Li Di won the Marcel Grossmann Award. Chen Ning Yang and Shing-Tung Yau previously won the award

    Li Di, researcher at the National Astronomical Observatory of the Chinese Academy of Sciences and chief scientist of FAST, the "China Sky Eye".

    The Marcel Grossmann Award is considered one of the most important awards in physics.

    On July 1, The Paper learned that Li Di, a researcher at the National Astronomical Observatory of the Chinese Academy of Sciences (NAOC) and chief scientist of the "China Sky Eye" FAST, won the 17th Marcel Grossmann Award in recognition of his team's many creative achievements in exploring the dynamic universe using the Five-hundred-meter Aperture Spherical Radio Telescope (FAST), including precise measurements of interstellar magnetic fields and pushing the field of fast radio burst research into the era of large-sample statistical research.

    Li Di is the first scientist to win the Marcel Grossmann Prize for his academic achievements in China.

    The prize will be awarded during the Marcel Grossmann Conference on July 9, 2024, local time in Italy.

    Each winner will receive a silver cast of the TEST (Traction of Events in Space-Time) sculpture by artist A. Pierelli.

    The Marcel Grossmann Award was established by the International Center for Relativistic Astrophysics (ICRA) and is awarded every three years to honor outstanding scholars who have made important achievements in the fields of relativity theory and experiment.

    Chinese scientists who have previously won this honor include Chen Ning Yang (2015), Tsung-Dao Lee (2015), and Shing-Tung Yau (2018).

    Nobel Prize winners such as Hawking and Chandrasekhar have also won this award.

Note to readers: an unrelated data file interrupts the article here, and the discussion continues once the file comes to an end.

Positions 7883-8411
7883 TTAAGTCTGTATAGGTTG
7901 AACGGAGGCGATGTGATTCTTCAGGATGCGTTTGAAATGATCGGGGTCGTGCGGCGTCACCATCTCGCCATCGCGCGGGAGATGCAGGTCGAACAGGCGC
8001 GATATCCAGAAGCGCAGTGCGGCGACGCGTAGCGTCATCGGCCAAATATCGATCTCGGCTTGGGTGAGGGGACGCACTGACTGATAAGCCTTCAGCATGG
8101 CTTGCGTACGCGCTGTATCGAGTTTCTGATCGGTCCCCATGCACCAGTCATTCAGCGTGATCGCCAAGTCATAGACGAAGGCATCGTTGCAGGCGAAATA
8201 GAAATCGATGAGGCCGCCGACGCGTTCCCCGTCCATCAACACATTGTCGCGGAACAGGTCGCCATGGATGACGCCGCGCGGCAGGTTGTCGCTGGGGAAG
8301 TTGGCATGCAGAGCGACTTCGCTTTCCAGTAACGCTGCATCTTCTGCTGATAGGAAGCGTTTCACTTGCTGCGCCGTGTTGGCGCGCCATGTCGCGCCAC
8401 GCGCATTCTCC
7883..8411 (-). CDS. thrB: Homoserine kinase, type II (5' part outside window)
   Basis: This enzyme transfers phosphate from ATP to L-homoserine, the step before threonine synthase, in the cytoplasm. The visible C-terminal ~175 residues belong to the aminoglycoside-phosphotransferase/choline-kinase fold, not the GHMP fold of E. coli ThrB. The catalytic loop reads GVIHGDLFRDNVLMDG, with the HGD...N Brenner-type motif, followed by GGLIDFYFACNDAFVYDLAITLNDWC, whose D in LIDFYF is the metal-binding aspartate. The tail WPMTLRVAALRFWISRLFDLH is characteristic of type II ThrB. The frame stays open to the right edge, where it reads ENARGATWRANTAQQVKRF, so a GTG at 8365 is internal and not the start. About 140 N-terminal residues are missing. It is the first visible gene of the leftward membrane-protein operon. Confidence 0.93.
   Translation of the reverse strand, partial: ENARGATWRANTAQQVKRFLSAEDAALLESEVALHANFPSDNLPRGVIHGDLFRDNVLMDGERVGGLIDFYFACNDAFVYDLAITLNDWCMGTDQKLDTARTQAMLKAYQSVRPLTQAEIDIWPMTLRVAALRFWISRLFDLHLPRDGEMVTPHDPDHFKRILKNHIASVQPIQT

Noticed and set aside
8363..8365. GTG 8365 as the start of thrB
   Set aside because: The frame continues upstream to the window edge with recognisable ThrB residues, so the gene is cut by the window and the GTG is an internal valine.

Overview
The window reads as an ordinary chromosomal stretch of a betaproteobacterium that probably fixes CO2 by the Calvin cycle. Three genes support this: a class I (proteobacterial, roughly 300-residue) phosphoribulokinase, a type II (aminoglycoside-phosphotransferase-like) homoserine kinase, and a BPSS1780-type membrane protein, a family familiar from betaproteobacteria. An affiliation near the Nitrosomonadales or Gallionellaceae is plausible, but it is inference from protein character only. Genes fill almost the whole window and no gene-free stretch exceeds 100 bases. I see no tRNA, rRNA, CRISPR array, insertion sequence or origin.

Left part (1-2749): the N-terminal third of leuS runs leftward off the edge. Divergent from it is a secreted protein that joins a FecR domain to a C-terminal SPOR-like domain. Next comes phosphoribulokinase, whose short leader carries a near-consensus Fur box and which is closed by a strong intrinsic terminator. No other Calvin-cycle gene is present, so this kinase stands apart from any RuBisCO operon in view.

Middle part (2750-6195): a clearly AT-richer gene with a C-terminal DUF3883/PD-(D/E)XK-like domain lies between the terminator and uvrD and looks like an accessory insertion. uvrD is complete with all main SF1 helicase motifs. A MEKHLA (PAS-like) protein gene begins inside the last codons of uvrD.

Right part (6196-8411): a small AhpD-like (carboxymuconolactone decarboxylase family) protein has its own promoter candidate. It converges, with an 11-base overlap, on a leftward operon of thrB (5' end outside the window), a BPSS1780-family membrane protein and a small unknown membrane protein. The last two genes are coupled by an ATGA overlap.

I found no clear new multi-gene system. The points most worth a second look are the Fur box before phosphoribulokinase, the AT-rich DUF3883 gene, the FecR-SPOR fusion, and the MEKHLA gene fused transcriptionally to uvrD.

Another individual winner of the 17th Marcel Grossmann Award is Christopher Fryer, a scientist at the Los Alamos National Laboratory in the United States, in recognition of his pioneering contributions to advancing our understanding of the evolution of supernovae, gamma-ray bursts, and the binary stars that connect them.

    The Institutional Award went to the CHIME/FRB team, which was awarded to Canadian astrophysicist Professor Victoria Kaspi in recognition of the team's innovative detection and comprehensive analysis of a large number of fast radio bursts, which greatly increased the statistics of fast radio bursts, including repeating sources, enhanced our understanding of their origins, and applied them to mapping the structure and composition of the universe.

    Public information shows that Li Di, male, born in 1972, is a researcher at the National Astronomical Observatory of the Chinese Academy of Sciences, chief scientist of the Radio Astronomy Research Department of the National Astronomical Observatory of the Chinese Academy of Sciences, chief scientist of the Interstellar Medium Evolution and Star Formation Research Group, and chief scientist of FAST.

    He graduated from the Department of Technical Physics of Peking University with a Bachelor of Science degree in June 1995, and graduated from the Department of Astronomy of Cornell University with a Doctor of Science degree in February 2002. He then worked as an astronomer at the Harvard-Smithsonian Center for Astrophysics and a researcher at NASA's Jet Propulsion Laboratory/Caltech.

    Li Qi led the team to discover the first new pulsar and the first new fast radio burst of FAST, and led the publication of the first spectral line detection paper of FAST and the first timing paper of the newly discovered pulsar system of FAST. FAST was used to obtain the world's largest fast radio burst pulse sample, and the results were selected as the top ten scientific advances in China in 2021.

    According to China Science Daily, "FAST is a powerful tool for detecting faint neutral hydrogen sources." Li Di said. Through FAST, researchers measured the magnetic field strength of the L1544 molecular cloud envelope. The researchers found that, unlike the predictions of the standard model, the interstellar medium has a basically consistent and coherent magnetic field structure from the cold neutral gas outside the star to the protostellar core. "Therefore, we have reduced the time for star formation from tens of millions of years to millions of years," said Li Di.

    Fast radio bursts (FRBs) are the brightest explosions in the universe in the radio band. FRB 121102 is the first repeating fast radio burst known to mankind. Li Di led the team to successfully capture the extreme activity period of FRB 121102 using the "China Sky Eye" FAST.


    Leave a Reply

    + =